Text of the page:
Then I would take her through what is involved. As well as the technical issues about back-ups, firewalls and anti-virus systems, you need to have processes and policies for safeguarding data security. Policies need to cover the confidentiality of information; compliance with laws and regulations; risk assessment; user computer policies; and data protection and privacy. Named people need to be responsible for these policies, and you also need a robust business continuity plan.

Finally, I would return to the issues of client confidence. Custom­ers need to be sure that their information is being kept securely. If they do not have this confidence they will lose faith in your business and this could be very damaging.

Ben Booth, BCS Elite

Ben Booth is chairman of BCS Elite, a forum for IT directors and senior managers to discuss how to manage IT to achieve business objectives


Marshall the arguments and statistics to make your case

Information and data security is a general business topic nowadays, so it is surprising that your managing director takes this attitude. However, compromised businesses are reluctant to publicise the fact, so she may be saying to herself, “I haven’t heard of anyone going under, so why should I worry?”

But it has been widely reported that many firms that lose their data go out of business because of the disruption, the time it takes to recover and loss of client confidence. Find this information and use it to influence your managing director.

One of the problems of running a secure (so far) high-availability operation is that management comes to think of it as the norm. Reasonably enough, your managing director expects you to make sure the right physical safeguards are in place and that your department is adhering to them. You must have statistics about the number of external attacks thwarted each day – the sheer number is likely to be impressive.

What she may not realise is the extent to which your systems can be compromised by non-adherence to the rules you must have established. Draw up a briefing note, in boardroom English, that explains the various ways your systems could be compromised, why you have rules to prevent this, and why it is important that she ensures compliance with those rules.

Your business may be in a chain that ultimately supplies a regulated or compliance-driven organisation. Such organisations are exerting pressure for demonstrable business continuity plans and high-security practices. This is another route to investigate and brief your board.

Robin Laidlaw, Computer Weekly 500 Club

Robin Laidlaw is president of the Computer Weekly 500 Club, a networking forum for CIOs, and was formerly IT director at British Gas


Use the issue of regulatory compliance to get information security message across

Effective data security helps reduce operational and reputational risk, but explaining this is not always straightforward. The business impact can be significant, so it is important that you engage your managing director in the context of her business priorities when you discuss data security.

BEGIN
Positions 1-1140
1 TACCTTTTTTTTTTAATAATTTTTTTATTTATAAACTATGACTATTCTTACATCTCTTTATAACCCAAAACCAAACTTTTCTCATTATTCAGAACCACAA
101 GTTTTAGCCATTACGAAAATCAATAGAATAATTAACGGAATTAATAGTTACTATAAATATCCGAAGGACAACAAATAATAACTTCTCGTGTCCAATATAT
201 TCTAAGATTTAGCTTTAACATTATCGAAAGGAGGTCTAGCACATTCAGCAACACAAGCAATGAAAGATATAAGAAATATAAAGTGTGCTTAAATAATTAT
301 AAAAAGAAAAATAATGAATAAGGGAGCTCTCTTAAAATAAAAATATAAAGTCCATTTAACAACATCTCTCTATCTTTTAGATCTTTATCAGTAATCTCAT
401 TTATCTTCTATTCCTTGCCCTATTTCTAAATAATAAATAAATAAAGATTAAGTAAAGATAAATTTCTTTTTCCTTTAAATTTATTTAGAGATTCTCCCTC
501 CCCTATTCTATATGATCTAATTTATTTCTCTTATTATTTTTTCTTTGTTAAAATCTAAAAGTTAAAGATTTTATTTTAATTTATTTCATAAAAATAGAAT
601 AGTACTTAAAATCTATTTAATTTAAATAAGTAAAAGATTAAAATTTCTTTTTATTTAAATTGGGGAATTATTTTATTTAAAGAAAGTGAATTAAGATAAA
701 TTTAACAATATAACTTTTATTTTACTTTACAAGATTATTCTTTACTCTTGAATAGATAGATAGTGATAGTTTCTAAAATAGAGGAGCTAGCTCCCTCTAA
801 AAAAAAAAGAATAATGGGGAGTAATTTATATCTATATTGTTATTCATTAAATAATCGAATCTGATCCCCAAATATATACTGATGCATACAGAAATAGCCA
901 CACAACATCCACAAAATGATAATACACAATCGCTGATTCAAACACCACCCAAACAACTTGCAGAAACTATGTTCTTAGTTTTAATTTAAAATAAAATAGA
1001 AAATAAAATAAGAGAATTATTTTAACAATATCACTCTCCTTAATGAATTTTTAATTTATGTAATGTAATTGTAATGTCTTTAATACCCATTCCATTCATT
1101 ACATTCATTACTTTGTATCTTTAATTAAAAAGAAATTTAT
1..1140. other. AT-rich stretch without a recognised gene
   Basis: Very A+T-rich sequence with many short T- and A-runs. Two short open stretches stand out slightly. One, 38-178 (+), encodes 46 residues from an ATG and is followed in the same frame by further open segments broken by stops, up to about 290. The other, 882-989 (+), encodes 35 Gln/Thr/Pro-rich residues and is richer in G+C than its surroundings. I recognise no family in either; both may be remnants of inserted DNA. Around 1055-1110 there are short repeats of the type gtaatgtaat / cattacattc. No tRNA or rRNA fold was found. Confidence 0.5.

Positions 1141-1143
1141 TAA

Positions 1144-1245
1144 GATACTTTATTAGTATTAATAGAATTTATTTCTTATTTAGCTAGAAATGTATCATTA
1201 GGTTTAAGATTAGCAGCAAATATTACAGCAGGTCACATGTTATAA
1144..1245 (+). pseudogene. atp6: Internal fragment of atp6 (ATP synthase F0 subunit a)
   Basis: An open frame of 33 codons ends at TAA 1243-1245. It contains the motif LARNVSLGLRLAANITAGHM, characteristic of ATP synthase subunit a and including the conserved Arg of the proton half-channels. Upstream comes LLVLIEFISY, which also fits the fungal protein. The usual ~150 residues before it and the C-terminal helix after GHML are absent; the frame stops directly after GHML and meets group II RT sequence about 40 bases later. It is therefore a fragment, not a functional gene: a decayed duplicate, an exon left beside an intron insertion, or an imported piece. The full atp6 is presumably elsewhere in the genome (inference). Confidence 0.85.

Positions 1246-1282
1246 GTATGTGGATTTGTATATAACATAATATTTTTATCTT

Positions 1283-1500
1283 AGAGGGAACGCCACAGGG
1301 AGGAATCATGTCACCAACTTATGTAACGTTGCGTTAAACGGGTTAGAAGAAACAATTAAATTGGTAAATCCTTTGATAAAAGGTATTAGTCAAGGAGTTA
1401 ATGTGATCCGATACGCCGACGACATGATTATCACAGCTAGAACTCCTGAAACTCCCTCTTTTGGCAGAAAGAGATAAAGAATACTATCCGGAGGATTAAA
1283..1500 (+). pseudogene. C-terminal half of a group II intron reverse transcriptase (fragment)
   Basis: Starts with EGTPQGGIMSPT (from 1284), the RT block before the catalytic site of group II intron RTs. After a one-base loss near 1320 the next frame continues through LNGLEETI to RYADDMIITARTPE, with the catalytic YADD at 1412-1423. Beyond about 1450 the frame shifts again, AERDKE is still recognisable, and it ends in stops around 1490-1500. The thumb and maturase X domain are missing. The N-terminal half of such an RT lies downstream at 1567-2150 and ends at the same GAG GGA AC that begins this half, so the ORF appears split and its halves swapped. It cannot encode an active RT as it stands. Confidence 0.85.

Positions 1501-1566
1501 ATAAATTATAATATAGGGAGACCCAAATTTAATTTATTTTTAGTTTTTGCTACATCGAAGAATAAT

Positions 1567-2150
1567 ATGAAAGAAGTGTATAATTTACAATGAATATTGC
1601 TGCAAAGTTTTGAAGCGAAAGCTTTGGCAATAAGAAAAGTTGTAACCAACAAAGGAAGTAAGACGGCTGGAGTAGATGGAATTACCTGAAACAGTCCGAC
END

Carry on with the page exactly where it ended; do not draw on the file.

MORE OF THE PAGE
Media reports of data security incidents could help you to bring the risks to your organisation’s reputation to life, and be a powerful means of emphasising the immediacy of operational risks and brand impact.

Regulatory compliance is likely to be high on her agenda. Compliance affects organisations in different ways, but most has an impact across organisations and their employees. Basing discussions on the activities required to ensure continued compliance is a means of expanding the issue of data security and broadening her understanding.

Once you have established a common understanding, outline clearly to her where you need her influence and support. Winning her visible support for the data security policy should be a pivotal step.

Other organisational levers in your managing director’s grasp may include taking the decision to align performance management criteria with data security control compliance. This sends a powerful message that data security requires significant and continuing management attention.

An effective data security strategy is likely to include significant technology investment. If you have taken the time to engage her at a business level, you should find subsequent discussions and decisions about technology needs and investment will be less frustrating and more productive.

Christian Roberts, Ernst & Young

Christian Roberts is senior manager for technology security and risk services at professional services company Ernst & Young


Show security is a vital factor in competitive edge

You are right to position this as a business rather than a technology issue. The question is how you engage the managing director. You do not indicate which approaches you have already tried, but you may want to consider different inputs.

There is considerable practical research material available that will provide both you and the managing directorwith ideas about the benefits of information security and how to achieve them. This will give you the arguments to consider information security as an aid to potential competitive differentiation.

You can also show that information security is as much about people as about technology. Recently an IT director in the US was jailed for eight years, having stolen more than a billion data records of his client’s customers by hacking into computer databases to illegally obtain passwords etc. You may consider sharing this story a high-risk strategy, but it might get the point across.

Ultimately you need to be clear about why the managing director needs to be involved and what you specifically want her to do.

Sharm Manwani, Henley Management College  

Sharm Manwani is head of information management at Henley Management College. He has also held IT director roles at two multinationals